Top 10 Video Game Clichés which Really Need to Stop

Video games have come a long, long way. The video game experience has evolved considerably since its early pixelly days on arcade screens, and the medium has seen some truly revolutionary ideas and creative innovation over the years. However, there are some things which just haven’t changed. Whether the following annoyances are found in so many games thanks to technical limitations, to improve gameplay or just because they are plain easier to implement than look for other alternatives, every gamer would be much happier if these clichés would stop appearing in their favourite video games.

10. Cover Me while I do this!

Game developers aren’t exactly subtle when they want to alert players about something big which is about to go down. Walking into a large room which has plenty of cover, medpacks and ammo usually means that countless waves of enemies are about to attack. However, it’s much worse if you’ve got a friendly NPC with you. Far too many first person shooters make wave combat so much harder by forcing players into covering a friendly character while they hack into a system, repair a broken door or try and complete some other equally annoying task. Each wave is prolonged by shouts of “almost there!” until the NPC finally finishes whatever it is that they’re doing, and if your mindless AI buddy takes a bullet in the back then it’s time to start all over again.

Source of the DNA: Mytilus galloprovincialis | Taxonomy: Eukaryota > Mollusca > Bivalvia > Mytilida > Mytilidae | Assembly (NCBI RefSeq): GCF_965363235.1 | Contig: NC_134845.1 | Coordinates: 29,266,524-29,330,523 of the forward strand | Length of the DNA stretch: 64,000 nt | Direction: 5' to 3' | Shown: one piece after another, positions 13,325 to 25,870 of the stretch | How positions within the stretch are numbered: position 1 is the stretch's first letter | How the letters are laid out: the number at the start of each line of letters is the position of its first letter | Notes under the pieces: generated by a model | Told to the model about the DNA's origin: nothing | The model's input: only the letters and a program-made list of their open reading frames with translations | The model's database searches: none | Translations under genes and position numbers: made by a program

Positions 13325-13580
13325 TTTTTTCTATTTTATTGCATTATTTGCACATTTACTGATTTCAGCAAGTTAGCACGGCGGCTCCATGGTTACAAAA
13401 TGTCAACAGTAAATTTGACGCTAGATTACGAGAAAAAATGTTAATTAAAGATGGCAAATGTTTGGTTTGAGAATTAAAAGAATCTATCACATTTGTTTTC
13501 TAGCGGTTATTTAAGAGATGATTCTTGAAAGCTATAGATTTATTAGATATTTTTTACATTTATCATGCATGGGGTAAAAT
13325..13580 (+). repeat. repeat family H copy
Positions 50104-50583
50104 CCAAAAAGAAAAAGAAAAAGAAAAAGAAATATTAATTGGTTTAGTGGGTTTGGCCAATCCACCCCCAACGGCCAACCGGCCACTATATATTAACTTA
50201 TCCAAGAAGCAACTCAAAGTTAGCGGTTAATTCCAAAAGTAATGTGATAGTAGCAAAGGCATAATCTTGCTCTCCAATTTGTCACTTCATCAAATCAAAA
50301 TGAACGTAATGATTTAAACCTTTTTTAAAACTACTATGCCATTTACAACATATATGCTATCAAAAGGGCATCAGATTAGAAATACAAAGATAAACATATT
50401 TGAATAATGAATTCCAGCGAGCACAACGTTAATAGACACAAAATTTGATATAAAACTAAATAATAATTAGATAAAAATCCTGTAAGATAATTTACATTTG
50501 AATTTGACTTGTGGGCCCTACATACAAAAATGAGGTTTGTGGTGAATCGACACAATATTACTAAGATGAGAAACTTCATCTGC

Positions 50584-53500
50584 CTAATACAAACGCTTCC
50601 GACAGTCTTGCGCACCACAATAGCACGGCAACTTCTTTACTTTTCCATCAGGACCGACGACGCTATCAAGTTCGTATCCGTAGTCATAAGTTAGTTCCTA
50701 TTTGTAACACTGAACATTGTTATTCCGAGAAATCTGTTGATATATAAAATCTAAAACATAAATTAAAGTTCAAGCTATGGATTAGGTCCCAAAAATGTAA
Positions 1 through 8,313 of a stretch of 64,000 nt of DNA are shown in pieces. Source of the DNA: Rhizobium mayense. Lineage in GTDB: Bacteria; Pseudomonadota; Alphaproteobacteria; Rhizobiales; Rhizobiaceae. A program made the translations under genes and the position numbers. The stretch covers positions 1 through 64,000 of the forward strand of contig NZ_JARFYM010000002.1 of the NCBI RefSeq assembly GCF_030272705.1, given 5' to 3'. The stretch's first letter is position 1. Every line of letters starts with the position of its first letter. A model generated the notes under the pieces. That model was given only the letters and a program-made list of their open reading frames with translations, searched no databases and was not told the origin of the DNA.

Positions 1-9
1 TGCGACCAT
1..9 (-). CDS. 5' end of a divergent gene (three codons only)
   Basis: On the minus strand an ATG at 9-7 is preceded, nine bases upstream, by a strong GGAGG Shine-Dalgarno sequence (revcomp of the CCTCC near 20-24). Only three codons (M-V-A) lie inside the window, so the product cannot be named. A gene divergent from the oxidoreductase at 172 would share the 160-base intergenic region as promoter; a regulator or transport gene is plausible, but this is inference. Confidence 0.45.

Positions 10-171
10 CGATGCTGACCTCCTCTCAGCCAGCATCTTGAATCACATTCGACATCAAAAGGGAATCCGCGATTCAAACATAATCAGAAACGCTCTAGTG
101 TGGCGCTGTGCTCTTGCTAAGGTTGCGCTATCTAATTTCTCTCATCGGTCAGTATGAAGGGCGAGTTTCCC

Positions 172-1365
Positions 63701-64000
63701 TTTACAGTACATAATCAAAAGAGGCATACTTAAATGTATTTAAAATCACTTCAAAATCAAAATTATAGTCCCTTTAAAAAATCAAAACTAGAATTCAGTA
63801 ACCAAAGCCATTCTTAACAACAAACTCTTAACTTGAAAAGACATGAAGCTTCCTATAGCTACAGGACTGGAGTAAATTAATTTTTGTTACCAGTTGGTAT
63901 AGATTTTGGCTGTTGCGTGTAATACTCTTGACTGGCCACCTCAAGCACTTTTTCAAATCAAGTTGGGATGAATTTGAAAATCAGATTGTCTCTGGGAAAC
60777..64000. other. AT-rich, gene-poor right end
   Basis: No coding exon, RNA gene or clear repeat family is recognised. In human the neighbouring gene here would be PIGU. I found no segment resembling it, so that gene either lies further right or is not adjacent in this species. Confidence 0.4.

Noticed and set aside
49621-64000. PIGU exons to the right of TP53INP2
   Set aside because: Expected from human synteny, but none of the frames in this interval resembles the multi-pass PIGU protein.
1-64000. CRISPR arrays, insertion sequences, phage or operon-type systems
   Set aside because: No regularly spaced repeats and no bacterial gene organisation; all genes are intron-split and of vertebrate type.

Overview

9. Indestructible Obstacles

Some of the best open-world games create cities and environments which feel completely alive and give you the freedom to do pretty much whatever you want. However, nothing breaks the immersion of an excellent sandbox game like failing to pass through or over an obstacle when it should be easy to do so. Barrelling down a freeway at 80 mph an hour with the cops in pursuit? Better hope you don’t hit this 2D hedge or flimsy palm tree which will totally wreck your car. In a similar vein, video games really need a better way of keeping players out of areas than having knee-high barriers or seemingly impassable piles of rubble. Even when you’re near the end of the game and levelled up to almost godlike levels with the most destructive weapons known to man in your possession, a locked wooden door or tiny obstacle can still stand in your way.